Intro: How many of you have ever woken up unable to move? You were afraid but unable to say anything or even call for help. You’re left feeling paralyzed and seeing and hearing things that appear real, but in reality those things aren’t even there. Every night you lay in bed dreading about whether it’s going to happen to you again. If any of you have experienced situations such as the ones I have described you may suffer from a condition called isolated sleep paralysis (ISP). In this presentation I will discuss what sleep paralysis is, how you get sleep paralysis, and how you cope with sleep paralysis. Main Point 1: What is sleep paralysis? ISP is a transition state between wakefulness and rest that is characterized by muscle weakness. This condition is thought to be a result of disrupted rapid eye movement (REM) that occurs during the dream stage of sleep. During REM sleep complete muscle paralysis sets in. Our body basically paralyzes itself when we are in REM sleep so that we don’t ‘act’ out our dreams. The disruption between wakefulness and rest that causes sleep paralysis can occur when falling asleep and waking from sleep. Many people who suffer from sleep paralysis experience visual and auditory hallucinations such as the sensation of being touched and dragged, hearing voices or other noises in the room, and even seeing the faces of people at the bedside. Most people have reported that they feel the sense of an evil presence in the room when having these hallucinations. Main Point 2: How do you get sleep paralysis? Sleep paralysis is usually thought to be associated with another sleeping disorder. However, in most cases the condition runs in families and is triggered by certain lifestyle choices: lack of sleep, a changing sleep schedule, mental illness, the use of certain medications, substance abuse. Around forty percent of all people will experience sleep paralysis at least once in their lifetime and twenty-eight percent...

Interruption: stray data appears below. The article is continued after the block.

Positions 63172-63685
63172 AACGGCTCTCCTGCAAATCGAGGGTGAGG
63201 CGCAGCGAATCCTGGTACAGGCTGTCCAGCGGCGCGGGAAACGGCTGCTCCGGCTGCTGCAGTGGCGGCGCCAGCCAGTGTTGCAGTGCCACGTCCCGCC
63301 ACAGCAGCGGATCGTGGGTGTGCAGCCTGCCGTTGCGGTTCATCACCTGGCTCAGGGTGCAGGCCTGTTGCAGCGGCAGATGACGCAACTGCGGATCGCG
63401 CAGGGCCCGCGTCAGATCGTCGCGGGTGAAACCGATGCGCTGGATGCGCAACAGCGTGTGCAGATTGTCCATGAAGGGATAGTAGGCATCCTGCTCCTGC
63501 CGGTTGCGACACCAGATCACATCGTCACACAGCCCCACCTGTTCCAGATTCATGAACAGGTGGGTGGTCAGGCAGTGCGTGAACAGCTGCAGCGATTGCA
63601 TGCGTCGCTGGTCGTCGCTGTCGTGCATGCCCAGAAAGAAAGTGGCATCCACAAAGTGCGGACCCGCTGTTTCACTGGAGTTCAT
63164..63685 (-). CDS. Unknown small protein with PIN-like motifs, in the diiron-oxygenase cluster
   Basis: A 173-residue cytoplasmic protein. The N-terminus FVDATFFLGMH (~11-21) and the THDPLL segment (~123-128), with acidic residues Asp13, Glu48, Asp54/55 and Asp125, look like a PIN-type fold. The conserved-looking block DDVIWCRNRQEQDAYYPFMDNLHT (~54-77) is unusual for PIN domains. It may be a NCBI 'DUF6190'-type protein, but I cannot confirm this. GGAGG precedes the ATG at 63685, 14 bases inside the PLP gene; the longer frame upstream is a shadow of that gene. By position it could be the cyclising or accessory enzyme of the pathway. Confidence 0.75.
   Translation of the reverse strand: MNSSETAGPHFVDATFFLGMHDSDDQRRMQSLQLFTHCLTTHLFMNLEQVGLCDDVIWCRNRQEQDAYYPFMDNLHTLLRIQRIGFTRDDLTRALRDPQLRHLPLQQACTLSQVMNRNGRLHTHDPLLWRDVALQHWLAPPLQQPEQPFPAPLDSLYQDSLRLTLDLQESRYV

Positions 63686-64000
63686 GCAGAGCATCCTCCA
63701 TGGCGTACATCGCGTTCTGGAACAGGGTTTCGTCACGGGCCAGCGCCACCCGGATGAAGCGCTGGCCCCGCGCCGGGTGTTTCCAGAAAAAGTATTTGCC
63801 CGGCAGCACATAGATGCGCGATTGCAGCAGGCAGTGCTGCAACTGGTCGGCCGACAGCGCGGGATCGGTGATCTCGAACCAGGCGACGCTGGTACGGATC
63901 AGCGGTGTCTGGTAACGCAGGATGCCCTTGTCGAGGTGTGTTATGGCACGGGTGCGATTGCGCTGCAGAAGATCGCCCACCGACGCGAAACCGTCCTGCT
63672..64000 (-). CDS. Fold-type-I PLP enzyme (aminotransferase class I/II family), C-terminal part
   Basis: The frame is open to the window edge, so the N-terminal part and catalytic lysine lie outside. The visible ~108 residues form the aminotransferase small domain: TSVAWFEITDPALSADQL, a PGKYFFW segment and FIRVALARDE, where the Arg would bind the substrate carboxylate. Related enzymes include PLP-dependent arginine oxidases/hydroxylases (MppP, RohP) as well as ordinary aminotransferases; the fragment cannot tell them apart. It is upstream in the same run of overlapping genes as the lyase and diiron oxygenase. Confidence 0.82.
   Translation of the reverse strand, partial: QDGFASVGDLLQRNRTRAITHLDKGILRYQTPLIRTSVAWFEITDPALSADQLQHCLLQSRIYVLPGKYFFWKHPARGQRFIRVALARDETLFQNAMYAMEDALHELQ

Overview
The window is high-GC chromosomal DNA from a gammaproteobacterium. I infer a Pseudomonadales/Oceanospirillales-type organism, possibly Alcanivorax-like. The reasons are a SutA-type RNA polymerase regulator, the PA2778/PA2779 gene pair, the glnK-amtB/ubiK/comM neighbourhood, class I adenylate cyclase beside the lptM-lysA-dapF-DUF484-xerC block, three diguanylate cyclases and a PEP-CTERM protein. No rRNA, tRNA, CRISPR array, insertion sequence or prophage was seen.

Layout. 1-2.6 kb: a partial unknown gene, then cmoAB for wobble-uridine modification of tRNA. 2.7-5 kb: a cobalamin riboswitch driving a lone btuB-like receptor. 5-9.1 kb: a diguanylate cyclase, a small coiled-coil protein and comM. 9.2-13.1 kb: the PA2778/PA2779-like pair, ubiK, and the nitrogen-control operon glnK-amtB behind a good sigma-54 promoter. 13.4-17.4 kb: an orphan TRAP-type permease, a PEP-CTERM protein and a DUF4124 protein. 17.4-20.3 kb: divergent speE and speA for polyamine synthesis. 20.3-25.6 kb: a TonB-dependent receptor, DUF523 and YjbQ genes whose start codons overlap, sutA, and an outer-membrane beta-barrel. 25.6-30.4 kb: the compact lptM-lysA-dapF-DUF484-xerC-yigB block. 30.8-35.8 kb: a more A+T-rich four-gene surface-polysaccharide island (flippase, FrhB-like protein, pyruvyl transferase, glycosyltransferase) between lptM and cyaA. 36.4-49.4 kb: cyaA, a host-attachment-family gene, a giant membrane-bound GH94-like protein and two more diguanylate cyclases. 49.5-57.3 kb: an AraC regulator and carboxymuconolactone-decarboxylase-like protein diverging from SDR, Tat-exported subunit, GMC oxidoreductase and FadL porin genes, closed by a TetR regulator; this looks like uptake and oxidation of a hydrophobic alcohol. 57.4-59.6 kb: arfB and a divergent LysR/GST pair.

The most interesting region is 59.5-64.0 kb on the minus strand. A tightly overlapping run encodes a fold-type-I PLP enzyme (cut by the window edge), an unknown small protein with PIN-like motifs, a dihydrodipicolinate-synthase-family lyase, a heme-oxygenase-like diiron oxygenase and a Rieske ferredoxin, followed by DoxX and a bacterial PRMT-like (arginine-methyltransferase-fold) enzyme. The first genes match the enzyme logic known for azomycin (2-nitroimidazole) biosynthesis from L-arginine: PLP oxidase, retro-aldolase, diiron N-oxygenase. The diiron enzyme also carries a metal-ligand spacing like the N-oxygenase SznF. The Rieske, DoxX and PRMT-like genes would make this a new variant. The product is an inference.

References: Association for Psychological Science (2013, March 4). What predicts distress after episodes of sleep paralysis?. ScienceDaily. Retrieved
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